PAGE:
Jaundice is a yellow colouring of the skin. It is caused by the presence of abnormally high amounts of bilirubin in the blood stream.

Bilirubin is a reddish yellow pigment produced by the normal breakdown of haemoglobin contained in red blood cell. Bilirubin enters the liver from the blood stream and then passes out via the bile duct down the bowel where it is excreted. It is responsible for giving to the motions or stools the typical yellow or brown colour.

Bilirubin will build up in the blood stream to abnormally high levels and produce jaundice if there is excessive destruction of red cells. This can occur in the case of certain anaemia’s and also with some drugs and blood infections.

A blockage of bilirubin excretion causes a build up of bilirubin in the blood stream to produce jaundice. In many young people hepatitis is the commonest cause. In older people gall stones which block the bile duct are the usual cause. This is called obstructive jaundice. Tumours affecting the liver or bile ducts are also a possible cause of obstructive jaundice.

Jaundice and particularly obstructive jaundice is associated with pale stools and dark urine.

The main types of jaundice apart from yellowing of the skin is itchiness. other symptoms associated with the particular cause will often be present. These include loss of weight in the case of a tumour, tiredness may indicate anaemia or infection, whereas liver inflammation will produce toxic affects such as nausea and vomiting and a rise in temperature. Diarrhoea may also be present. A gall stone in the common bile duct will often produce excruciating pain associated with obstructive jaundice.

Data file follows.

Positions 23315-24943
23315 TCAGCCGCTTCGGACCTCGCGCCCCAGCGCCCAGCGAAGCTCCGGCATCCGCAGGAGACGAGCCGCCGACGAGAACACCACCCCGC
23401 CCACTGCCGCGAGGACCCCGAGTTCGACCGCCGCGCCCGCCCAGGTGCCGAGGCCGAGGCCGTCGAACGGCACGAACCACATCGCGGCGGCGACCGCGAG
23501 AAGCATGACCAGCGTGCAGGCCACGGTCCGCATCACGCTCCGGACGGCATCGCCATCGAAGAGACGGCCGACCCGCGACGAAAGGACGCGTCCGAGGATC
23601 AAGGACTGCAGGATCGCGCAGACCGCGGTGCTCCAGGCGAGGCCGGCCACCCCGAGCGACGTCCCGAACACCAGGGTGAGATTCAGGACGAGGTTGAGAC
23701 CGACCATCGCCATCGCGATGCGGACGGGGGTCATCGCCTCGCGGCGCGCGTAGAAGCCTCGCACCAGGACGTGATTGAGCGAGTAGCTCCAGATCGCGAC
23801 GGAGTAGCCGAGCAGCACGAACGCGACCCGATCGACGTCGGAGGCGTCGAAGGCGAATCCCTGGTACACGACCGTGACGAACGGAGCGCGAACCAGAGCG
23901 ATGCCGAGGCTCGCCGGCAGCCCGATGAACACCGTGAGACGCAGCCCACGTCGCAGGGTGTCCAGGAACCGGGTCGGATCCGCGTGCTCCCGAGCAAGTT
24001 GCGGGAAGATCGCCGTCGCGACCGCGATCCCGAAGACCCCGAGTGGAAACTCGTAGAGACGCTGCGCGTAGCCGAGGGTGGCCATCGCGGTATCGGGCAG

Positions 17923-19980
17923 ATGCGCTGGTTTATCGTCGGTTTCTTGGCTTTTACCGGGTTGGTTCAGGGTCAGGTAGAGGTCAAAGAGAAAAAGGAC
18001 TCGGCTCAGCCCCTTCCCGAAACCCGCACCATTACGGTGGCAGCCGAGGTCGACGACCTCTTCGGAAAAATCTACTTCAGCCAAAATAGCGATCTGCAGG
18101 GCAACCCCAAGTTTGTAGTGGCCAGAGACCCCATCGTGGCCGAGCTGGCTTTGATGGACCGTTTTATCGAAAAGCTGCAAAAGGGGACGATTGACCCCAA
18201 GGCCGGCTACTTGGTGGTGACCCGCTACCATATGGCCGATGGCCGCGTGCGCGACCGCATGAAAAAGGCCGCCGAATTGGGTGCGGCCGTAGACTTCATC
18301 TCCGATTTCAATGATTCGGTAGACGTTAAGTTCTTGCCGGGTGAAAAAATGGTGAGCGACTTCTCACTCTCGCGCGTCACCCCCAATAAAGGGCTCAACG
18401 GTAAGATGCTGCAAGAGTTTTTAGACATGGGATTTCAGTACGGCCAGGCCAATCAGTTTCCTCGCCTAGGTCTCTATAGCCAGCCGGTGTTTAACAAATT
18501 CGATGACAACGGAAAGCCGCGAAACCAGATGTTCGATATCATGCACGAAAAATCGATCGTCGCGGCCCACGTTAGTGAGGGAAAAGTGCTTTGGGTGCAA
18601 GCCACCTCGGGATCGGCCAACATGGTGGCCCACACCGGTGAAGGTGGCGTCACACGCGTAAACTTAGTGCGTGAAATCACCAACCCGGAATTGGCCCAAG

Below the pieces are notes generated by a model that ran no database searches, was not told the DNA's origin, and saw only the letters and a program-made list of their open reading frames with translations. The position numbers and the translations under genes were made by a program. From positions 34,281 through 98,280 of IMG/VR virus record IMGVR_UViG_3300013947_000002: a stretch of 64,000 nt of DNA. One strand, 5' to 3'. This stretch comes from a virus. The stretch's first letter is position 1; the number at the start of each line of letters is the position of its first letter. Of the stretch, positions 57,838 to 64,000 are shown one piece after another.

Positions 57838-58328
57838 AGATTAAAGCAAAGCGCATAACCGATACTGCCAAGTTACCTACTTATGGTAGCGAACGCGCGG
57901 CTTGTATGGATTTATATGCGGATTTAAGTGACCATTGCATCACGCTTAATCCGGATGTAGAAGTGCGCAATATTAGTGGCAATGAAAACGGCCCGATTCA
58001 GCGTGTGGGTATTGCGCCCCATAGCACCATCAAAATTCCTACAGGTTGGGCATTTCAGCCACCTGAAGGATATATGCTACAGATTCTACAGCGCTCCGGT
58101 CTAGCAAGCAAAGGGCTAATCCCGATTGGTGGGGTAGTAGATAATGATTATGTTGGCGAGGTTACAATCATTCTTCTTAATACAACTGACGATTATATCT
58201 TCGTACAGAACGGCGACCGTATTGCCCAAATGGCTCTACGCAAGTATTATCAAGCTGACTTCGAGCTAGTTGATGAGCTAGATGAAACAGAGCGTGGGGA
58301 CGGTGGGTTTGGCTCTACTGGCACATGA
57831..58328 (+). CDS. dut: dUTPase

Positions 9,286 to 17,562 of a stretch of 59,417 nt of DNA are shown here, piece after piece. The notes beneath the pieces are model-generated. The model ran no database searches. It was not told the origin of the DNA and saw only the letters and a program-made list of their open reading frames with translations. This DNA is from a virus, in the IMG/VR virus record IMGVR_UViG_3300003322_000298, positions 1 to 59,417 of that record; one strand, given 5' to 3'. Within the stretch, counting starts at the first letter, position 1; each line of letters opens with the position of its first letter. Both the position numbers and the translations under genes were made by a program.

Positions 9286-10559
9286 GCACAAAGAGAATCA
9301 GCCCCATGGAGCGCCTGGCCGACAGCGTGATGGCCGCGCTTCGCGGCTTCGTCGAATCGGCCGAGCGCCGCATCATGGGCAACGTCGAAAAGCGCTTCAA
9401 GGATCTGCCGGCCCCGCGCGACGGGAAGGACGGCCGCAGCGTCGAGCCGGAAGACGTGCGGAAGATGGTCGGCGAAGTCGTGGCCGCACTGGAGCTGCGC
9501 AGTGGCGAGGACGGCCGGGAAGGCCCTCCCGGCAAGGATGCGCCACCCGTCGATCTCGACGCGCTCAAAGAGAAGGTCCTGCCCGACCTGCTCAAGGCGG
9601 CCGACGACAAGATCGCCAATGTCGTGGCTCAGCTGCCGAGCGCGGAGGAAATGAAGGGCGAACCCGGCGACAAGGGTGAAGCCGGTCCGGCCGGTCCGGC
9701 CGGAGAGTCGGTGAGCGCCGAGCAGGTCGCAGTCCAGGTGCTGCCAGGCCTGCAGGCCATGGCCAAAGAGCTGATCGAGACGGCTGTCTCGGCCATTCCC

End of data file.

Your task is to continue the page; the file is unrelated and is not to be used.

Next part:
All cases of jaundice should be thoroughly investigated and your doctor should be consulted.

Investigations may have to include blood examinations including liver function tests, liver biopsy, liver scans, ultrasound and magnetic resonance imaging.

- Anaemia - Anaesthetics and Anaesthesia
- Anxiety - Arthritis
- Asthma - Backache
- Blood Pressure including Hypertension - Boils and Carbuncles
- Bovine Spongiform Encephalopathy - Chronic Bronchitis
- Cold Sores (Herpes Simplex) - Colostomy and Ileostomy
- Constipation - Cramp
- Cystitis - Diabetes
- Diarrhoea - Earache
- Footcare - Gallstones
- Glandular Fever (Infectious Mononucleosis) - Gout
- Haemophilia - Headache
- Hepatitis - Hip Replacement
- Indigestion - Influenza
- Jaundice - Kidney Stones
- Legionnaires Disease - Low Blood Pressure
- Migraine - Nose Bleeding
- Osteoporosis - Peptic Ulcers (Gastric or Duodenal)
- Piles (Haemorrhoids) - Pneumonia
- Poor Circulation (incl Buergers & Raynauds Disease) - Prostate Problems
- Rheumatic Fever - Shingles
- Sleeping Difficulties (Insomnia) - Slipped Disc
- Spinal Injuries - The Common Cold
- The Overactive Thyroid Gland - The Underactive Thyroid Gland
- Thrombophlebitis of Superficial Veins - Thrombosis in Veins
- Tonsillitis and Complications

Did Heath Ledger Die of an Overdose?

1996 Immediate Assistants Pty Ltd.

These pages are optimized for 800 x 600/640 x 480 and
64,000+ colours and Netscape 2.0+ or Explorer 3.0